Geneva : Kofi Annan, one of the world’s most celebrated diplomats and a charismatic symbol of the United Nations who rose through its ranks to become the first black African secretary-general, has died. He was 80. His foundation announced his death in Switzerland on Saturday in a tweet, saying that he died after a short unspecified illness.
“Wherever there was suffering or need, he reached out and touched many people with his deep compassion and empathy,” the foundation said in a statement.
Annan spent virtually his entire career as an administrator in the United Nations. His aristocratic style, cool-tempered elegance and political savvy helped guide his ascent to become its seventh secretary-general, and the first hired from within.
He served two terms from January 1, 1997, to December 31, 2006, capped nearly mid-way when he and the UN were jointly awarded the Nobel Peace Prize in 2001.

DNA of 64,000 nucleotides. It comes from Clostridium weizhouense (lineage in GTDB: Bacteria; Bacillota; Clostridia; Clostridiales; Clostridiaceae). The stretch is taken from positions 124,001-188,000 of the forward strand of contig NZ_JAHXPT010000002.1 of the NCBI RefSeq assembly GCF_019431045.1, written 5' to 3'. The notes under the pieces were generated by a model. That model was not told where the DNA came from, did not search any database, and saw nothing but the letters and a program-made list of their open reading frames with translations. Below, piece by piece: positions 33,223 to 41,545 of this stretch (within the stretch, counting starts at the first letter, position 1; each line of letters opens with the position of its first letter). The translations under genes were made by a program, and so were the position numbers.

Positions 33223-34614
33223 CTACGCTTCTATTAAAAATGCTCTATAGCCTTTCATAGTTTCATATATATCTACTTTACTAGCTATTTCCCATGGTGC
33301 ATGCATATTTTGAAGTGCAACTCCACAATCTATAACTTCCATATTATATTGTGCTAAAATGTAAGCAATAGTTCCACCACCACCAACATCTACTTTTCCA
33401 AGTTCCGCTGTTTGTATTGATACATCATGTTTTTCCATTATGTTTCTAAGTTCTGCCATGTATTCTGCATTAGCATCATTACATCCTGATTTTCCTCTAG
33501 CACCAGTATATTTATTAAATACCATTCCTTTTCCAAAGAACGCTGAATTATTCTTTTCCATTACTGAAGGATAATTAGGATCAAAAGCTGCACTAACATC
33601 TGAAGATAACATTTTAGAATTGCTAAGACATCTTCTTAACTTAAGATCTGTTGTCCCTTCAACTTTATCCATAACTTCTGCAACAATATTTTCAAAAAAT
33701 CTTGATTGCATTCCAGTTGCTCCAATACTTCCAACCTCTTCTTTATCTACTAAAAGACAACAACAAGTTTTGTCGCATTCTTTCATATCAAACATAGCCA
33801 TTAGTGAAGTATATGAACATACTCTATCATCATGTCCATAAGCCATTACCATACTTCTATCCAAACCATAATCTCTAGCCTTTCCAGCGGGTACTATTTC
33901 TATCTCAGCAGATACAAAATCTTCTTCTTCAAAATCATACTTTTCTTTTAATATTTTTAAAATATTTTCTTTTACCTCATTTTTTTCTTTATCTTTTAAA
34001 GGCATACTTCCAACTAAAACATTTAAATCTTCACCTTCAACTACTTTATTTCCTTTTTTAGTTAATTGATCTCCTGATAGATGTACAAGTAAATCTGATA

During his tenure, Annan presided over some of the worst failures and scandals at the world body, one of its most turbulent periods since its founding in 1945.
Challenges from the outset forced him to spend much of his time struggling to restore its tarnished reputation.
His enduring moral prestige remained largely undented, however, both through charisma and by virtue of having negotiated with most of the powers in the world.
When he departed from the United Nations, he left behind a global organization far more aggressively engaged in peacekeeping and fighting poverty, setting the framework for the UN’s 21st-century response to mass atrocities and its emphasis on human rights and development.
“Kofi Annan was a guiding force for good,” current UN Secretary-General Antonio Guterres said.